Those with a genuine interest in current research on the history of European traditions of magic will probably want to turn to the essays in "Conjuring Spirits: Texts and Traditions of Medieval Ritual Magic," edited by Claire Fanger (1998), and Richard Kieckhefer's "Forbidden Rites: A Necromancer's Manual of the Fifteenth Century" (1997). These all, especially the latter, contain excerpts of texts to compare to those offered by Waite. (Kieckhefer gives a long Latin text as well.) A shorter survey, covering a number of other topics, and with briefer quotations, is Kieckhefer's "Magic in the Middle Ages" (Cambridge University Press, 1989; the Canto paperback of 2000 has a useful new Preface with updated bibliography). Kieckhefer also provides a good introduction to the historical literature on witch beliefs and persecutions, and how these relate to elite magic; a subject on which the second edition of Norman Cohn's "Europe's Inner Demons" is also enlightening.
Hǻrley Quinn
A.E. Waite (1857-1942) was one of the most important and influential figures in Western occultism. Perhaps best known as the creator of the enormously popular Rider-Waite tarot deck, he was a prolific author and had a leadership role in several occult groups (including the Golden Dawn), some of which he founded.
His Book of Ceremonial Magic (first published in London, 1911?) is a revision of his Book of Black Magic and Pacts (Edinburgh, 1898) It contains a treasurehouse of drawings and quotes from rare handbooks of magic, but it does have some shortcomings. Excerpts often are quoted out of context, without representing any one system intact. Translations are not always reliable and mistakes are surprisingly frequent.
Although Waite himself practised ritual magic, his treatment of the literature here represented is highly critical. I suspect that Waite deliberately chose passages from the most corrupt manuscripts possible to strengthen his invective. For example, he bases his extracts from the Lemegeton on Sl.2731 which is one of the least accurate manuscripts of that text. Also he uses a text titled True Black Magic (La Vraie Magie Noire) to exemplify techniques from the Key of Solomon method, when other versions are clearly more accurate.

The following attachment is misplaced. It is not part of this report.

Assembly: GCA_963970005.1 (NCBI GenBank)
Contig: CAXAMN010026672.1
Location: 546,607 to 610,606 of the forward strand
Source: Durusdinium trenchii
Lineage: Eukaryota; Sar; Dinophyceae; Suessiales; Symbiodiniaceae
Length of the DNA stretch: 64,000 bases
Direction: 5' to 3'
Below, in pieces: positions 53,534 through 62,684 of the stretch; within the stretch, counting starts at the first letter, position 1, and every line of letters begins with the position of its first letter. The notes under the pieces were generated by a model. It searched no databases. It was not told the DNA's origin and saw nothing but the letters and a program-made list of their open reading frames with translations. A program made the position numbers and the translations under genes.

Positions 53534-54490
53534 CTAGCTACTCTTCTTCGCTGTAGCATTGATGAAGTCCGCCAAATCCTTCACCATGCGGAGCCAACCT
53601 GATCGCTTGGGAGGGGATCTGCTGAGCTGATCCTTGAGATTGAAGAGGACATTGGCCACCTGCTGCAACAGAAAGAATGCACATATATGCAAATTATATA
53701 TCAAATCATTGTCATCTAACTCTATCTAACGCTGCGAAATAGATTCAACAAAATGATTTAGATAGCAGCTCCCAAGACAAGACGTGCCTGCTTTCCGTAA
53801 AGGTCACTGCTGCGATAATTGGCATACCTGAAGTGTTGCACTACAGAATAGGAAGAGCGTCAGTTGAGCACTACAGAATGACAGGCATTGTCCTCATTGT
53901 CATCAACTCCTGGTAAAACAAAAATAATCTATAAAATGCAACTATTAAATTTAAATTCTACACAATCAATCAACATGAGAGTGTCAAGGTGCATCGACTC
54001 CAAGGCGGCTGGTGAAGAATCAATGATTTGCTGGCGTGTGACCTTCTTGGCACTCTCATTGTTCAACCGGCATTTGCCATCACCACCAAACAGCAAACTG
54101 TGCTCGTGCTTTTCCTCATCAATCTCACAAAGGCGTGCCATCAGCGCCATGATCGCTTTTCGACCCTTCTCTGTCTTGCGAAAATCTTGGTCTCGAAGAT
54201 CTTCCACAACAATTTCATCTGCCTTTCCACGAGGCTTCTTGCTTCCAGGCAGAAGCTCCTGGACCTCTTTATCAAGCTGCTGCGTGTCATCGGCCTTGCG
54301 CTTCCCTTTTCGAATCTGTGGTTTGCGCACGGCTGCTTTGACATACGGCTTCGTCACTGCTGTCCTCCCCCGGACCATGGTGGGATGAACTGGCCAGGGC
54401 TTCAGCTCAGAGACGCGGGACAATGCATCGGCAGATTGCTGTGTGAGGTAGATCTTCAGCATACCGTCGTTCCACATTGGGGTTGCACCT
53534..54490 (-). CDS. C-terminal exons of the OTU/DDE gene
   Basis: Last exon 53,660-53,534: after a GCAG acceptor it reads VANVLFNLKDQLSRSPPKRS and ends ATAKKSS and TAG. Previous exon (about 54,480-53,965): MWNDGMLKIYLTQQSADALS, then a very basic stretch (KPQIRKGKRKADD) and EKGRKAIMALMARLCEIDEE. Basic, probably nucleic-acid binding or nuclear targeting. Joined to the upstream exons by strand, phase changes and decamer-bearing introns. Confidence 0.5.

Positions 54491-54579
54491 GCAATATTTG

This book also suffers from a lack of any form of critical apparatus, bibliography, and index.
Waite did us a service by assembling excerpts from a wide selection of magical texts, giving us a fairly good flavor for the genre, but I advise serious researchers and would-be practitioners of ceremonial magic to use it with caution. Those looking for a much more thorough survey of magical literature would do well to consult E.M. Butler's Ritual Magic, and Lynn Thorndike's History of Magic and Experimental Science.
This was the first book I ever got that dealt with magic and it totally amazed me. I still use it alot almost two decades later and I have just bought a new version of it since the old one is falling apart.

Waite did an excelent job for his time scanning the libraries he had access to for much of the material in it and translating it. Unlike so many other magicians that have read way to many new age books I have noticed that Waite is actually often right and his opposition back then (Crowley and Mathers) usually are wrong. In waites material there are no blinds he just writes what it says and then give his take on it all. I can definatly understand why this upset both Mathers and Crowley. If you want people that definatly leave things out and put huge blinds or deliberatly misleads the readers then go and buy books by Crowley and Mathers because thoose are the experts at doing it.

This is a book that every serious traditional high magician should own and study. In it you find material that you simply will not find anywhere else. It is not a good beginners book on magic though but for the experienced it's a treasure just waiting to be explored.
The Book of Ceremonial Magic (Cosimo Classics Metaphysics) download epub
New Age & Spirituality
Author: Arthur Edward Waite
ISBN: 1602066795
Category: Religion & Spirituality
Subcategory: New Age & Spirituality
Language: English
Publisher: Cosimo Classics (June 1, 2007)
Pages: 376 pages